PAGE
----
AC vs. DC: Once upon a time, we didn’t have electricity in our homes.  Back when the technology was new, the same thing happened that happens with new technologies today: rival factions fought against each other to try and get their idea adopted as the “standard”.  Batteries, by their very nature, put out a constant flow of DC from the positive terminal to the negative terminal, and one school of thought was that residential power should do the same.  Well-known American inventor Thomas Edison led the charge (pun intended) for residential DC power.  However, AC power can be sent over long-distance lines far more efficiently, and is easier to step-up or step-down to meet the consumer need on the distant end.  Unfortunately, it is also quite a bit more dangerous than DC power.  These rivalries set of quite a technological war, which, as you probably know, was ultimately won by the AC Power side.  If this topic is of interest to you, check out this Wikipedia Article on the so-called War of the Currents.

More on Hertz: If you live in the USA, you’re probably used to seeing 60 Hz as the number of cycles for AC power.  However, in many parts of the world, such as Europe, power runs on a 50 Hz cycle.  There isn’t a distinct advantage or disadvantage to either one, but it can be a problem when trying to use devices in multiple countries.

More on Volts and Amps: Electricity flowing through a wire is often compared to water flowing through a pipe.  In this analogy, volts are the pressure, and amps are the volume of water.  A large pipe can move a large amount of water at low pressure, where a smaller pipe requires much higher pressure to move the same amount of water.  That’s why so-called high tension wires, which carry electricity hundreds of miles from the power generation plant, are often stepped up well about 100,000 volts, to get the large amount of electricity moving through the relatively small wires.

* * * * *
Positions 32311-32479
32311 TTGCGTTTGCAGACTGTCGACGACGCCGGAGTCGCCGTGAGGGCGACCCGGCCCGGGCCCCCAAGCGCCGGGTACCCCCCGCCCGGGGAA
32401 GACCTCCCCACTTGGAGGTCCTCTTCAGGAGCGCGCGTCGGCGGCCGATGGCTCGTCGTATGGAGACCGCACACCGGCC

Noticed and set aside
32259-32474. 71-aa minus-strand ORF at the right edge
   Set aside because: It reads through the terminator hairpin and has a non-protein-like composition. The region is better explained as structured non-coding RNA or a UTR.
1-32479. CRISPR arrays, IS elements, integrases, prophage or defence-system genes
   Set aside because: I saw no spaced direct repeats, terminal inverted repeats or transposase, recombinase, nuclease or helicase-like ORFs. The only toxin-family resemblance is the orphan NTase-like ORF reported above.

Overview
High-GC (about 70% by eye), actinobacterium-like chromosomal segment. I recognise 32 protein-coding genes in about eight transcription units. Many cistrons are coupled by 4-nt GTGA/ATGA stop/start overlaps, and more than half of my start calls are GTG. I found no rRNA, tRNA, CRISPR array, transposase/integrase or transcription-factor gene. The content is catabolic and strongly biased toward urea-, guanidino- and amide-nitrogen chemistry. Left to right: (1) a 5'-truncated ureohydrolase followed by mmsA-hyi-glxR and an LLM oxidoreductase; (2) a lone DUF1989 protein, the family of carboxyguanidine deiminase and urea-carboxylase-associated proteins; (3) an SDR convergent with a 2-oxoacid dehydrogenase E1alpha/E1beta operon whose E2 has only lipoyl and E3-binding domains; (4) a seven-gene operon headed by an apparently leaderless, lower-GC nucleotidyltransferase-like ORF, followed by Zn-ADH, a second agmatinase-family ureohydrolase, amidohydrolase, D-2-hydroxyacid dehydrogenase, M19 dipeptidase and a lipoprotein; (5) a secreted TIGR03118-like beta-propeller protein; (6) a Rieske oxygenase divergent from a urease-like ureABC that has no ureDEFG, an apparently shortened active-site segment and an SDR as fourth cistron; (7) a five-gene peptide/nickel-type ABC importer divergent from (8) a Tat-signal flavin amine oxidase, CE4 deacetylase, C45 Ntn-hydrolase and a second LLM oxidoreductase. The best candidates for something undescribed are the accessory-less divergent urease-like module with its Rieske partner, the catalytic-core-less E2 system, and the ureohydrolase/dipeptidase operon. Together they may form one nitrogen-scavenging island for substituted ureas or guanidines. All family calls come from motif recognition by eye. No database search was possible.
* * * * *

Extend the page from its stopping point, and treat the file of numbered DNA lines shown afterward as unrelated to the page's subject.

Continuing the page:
More on Watts: Watts are a little out of place in a discussion of power adapters.  Nevertheless, they were part of the original question, so I’ll cover them briefly.  Watts are a measure of electricity used over a period of time.  Many consumer devices such as light bulbs and hair dryers are given ratings measured in watts to give you an idea of how much power they consume.  The actual description of how this is measured is rather, shall we say, mathematical.  If you really want to learn more, I’ll refer you to this Wikipedia Article on watts.

Geek Tip: It used to be that all power adapters had a manufacturer’s label on them that more-or-less matched the product it went with.  An adapter for a Sony telephone said “Sony” right on it.  That’s no longer the case, as many device vendors get low-cost power adapters from 3rd-party manufacturers in countries such as China, and opt to keep their costs down even more by forgoing custom brand labeling.  This can make it extra difficult to identify which adapter goes with which device.  It’s gotten bad enough at my house that we have taken to using our Brother P-Touch label maker on every new power adapter that comes in the house.  I apply my own meaningful label, thereby eliminating any future guesswork.